Nokia's 808 PureView: Redefining The Stupidphone

Nokia's 808 PureView phone grabbed headlines with its 41MP sensor. Big 'ol whoopty doo -- this is still a remarkably stupid phone, and anyone who buys one on the basis of the sensor is in for some harsh lessons in buyer's regret.

Part 2 Of This Story: Nokia 808 PureView -- Answering The Critics

There's at least one at every trade show: lame duck products. It could be a speaker dock shaped like a toilet. It could be the Shenzhen knock-off of a well-known brand at a fraction of the price. It could be small mechanical ducks that sprays boiling hot coffee into the eyes of anyone who doesn't know the precise PIN code to stop them waddling towards them.

Actually, that last one isn't half bad. Excuse me for a second while I dash off to the patent office. On second thoughts -- maybe not.

Second thoughts are what Nokia should have had regarding the 808 PureView phone, too. I think we can add Nokia's 808 PureView to the list of daft products announced at trade shows, with one important caveat, which I'll cover off shortly.

If you've not followed the news, overnight Nokia announced the 808 PureView, a 'smartphone' with a 41MP sensor. No, that's not a typo; this thing packs in more megapixels than any consumer DSLR right now into a camera body.

WOW! AMAZING!

Oh, that's right. Sarcasm doesn't play well on the screen, does it? Anyway, as a cold, hard reminder, the number of megapixels in a camera sensor doesn't mean you'll end up with superb images; if it did, professional photographers everywhere would be dropping their expensive Canons and Nikons on the concrete floor and rushing out to buy 808 PureViews.

They won't, though, because they understand that the megapixel count is just part of the image -- and for most photos, an increasingly less relevant part. OK, so the 808 PureView can capture 41 million pixels of information onto its sensor when you take a snap with it. Let's leave aside the fact that most smartphones would fill up with 41MP images very quickly, and get onto the other factors that make up a good image. Like the sensor that lies behind that 41MP figure. Smartphone sensors are tiny -- they have to be -- and therefore what you end up with in a 41MP shot is a lot of erroneous noise and distortion. Likewise, smartphone lenses are equally tiny. There's a reason that serious photographers spend an awful lot more on lenses than they do on camera bodies; while the right camera body can make a difference, if the glass it's travelling through can't capture the image you want, you're stuffed before you even start. Nobody's seriously pushed for a DSLR smartphone yet, and the 808 PureView isn't it.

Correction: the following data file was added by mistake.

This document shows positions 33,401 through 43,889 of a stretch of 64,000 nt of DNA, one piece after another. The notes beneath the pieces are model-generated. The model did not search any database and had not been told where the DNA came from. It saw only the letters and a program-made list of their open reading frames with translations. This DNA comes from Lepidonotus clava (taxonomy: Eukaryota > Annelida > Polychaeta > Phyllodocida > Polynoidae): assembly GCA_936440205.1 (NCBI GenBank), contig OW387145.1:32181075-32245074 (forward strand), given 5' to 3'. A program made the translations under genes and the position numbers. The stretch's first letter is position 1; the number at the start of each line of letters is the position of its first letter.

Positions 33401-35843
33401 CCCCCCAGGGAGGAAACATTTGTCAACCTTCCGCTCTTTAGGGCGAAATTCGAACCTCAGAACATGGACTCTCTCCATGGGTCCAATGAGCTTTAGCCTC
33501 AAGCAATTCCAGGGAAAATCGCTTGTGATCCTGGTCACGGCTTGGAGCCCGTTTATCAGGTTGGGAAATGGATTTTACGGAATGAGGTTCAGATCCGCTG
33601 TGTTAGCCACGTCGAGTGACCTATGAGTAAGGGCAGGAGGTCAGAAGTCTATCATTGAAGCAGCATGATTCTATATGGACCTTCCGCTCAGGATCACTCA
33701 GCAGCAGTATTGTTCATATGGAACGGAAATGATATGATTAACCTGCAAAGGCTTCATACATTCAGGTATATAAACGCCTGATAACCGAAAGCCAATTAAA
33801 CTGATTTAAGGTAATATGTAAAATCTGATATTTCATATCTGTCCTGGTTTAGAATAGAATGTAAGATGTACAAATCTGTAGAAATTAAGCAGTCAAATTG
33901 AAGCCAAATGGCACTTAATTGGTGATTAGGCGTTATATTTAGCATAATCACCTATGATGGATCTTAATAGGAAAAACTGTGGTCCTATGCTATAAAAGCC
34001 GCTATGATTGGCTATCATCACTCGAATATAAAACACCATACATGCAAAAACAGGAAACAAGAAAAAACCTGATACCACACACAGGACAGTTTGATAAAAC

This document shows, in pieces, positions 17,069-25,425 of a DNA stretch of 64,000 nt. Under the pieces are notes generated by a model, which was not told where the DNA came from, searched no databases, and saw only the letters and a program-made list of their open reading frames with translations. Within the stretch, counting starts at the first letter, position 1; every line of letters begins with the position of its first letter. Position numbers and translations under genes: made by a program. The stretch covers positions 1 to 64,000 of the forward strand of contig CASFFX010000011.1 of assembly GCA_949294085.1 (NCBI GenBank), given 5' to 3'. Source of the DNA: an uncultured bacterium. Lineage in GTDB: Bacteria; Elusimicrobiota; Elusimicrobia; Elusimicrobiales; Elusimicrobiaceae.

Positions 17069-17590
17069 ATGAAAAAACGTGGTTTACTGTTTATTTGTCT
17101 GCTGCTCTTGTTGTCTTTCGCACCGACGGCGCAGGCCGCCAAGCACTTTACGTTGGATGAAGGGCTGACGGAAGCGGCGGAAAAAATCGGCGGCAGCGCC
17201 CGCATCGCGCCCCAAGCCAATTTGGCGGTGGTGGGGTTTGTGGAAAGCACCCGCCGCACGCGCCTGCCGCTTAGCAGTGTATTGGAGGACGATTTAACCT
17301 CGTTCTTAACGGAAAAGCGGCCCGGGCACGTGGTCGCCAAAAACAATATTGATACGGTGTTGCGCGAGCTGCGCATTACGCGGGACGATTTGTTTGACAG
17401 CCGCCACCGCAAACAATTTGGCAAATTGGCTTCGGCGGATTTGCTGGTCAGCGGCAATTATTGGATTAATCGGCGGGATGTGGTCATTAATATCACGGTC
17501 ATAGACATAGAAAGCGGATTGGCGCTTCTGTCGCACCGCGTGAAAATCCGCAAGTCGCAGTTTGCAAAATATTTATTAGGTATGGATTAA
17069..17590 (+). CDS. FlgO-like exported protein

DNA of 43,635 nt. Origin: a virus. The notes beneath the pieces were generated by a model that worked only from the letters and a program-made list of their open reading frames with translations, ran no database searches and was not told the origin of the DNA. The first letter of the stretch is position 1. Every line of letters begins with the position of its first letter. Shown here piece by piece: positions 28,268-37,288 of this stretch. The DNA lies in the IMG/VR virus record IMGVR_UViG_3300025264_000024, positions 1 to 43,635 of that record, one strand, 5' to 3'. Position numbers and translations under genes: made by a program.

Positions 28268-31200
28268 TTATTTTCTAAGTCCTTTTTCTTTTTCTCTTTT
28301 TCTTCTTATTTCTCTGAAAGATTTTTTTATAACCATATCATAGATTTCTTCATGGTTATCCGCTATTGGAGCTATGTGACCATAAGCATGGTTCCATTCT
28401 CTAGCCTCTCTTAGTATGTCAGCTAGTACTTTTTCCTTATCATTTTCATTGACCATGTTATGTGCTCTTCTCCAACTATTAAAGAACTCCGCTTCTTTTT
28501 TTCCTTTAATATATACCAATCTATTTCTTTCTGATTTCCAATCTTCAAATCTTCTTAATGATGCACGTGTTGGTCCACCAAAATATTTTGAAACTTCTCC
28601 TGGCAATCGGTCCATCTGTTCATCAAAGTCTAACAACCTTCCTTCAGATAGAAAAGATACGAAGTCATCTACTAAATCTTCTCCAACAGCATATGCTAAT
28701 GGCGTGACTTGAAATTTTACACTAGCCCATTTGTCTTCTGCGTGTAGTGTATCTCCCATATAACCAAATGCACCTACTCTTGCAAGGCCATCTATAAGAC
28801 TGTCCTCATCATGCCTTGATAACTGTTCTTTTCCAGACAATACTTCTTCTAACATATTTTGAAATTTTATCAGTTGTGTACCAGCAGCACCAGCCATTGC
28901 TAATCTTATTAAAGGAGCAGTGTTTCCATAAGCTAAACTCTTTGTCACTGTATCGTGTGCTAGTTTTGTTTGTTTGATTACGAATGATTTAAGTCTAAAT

Yes, I've not used one as yet, and I'm not about to say that the PureView 808 is going to take terrible images. Nokia's pedigree in good quality smartphone cameras speaks for itself, and I'd be disappointed if the 808 PureView gave off poor images -- for a smartphone.

The claim from Nokia is that it's not about 41MP images at all; the 808 PureView's meant to be able to 'over-sample' images in order to get more clarity in your shots. That might make a difference when shooting standard happy snaps from a smartphone, but handing over the choice of image manipulation to whatever algorithm Nokia's chucked inside the 808 Pureview's GPU? I'll pass, thanks -- I'd much rather discretely alter images in a software tool where I'm in control.

The other part of the 808 Pureview that befuddles me is the part where Nokia decided to throw Symbian on it. Yes, Symbian. That'd be the operating system for smartphones that got Nokia in the excellent financial position where it is today. You know, producing Windows Phone 7 handsets thanks to some heavy investment from Microsoft, because despite several revisions and some admittedly stunning hardware, Nokia's own smartphone operating system simply couldn't cut it in today's marketplace. That, to me, marks the 808 Pureview out as a stupid phone, not a smart one.

I did mention that there was one important caveat to the announcement of the 808 Pureview, and here it is. If the objective was to grab headlines, it's certainly done that. '41MP Smartphone' makes for great headline fodder, and it's got people talking about Nokia. Given that its MWC lineup otherwise consisted of entry level WP7 handsets -- worthy, but hardly headline grabbing -- and the non-LTE version of the Lumia 900 -- again, nice but not new -- I've got this sneaking suspicion that this is perhaps Nokia's end game here

Part 2 Of This Story: Nokia 808 PureView -- Answering The Critics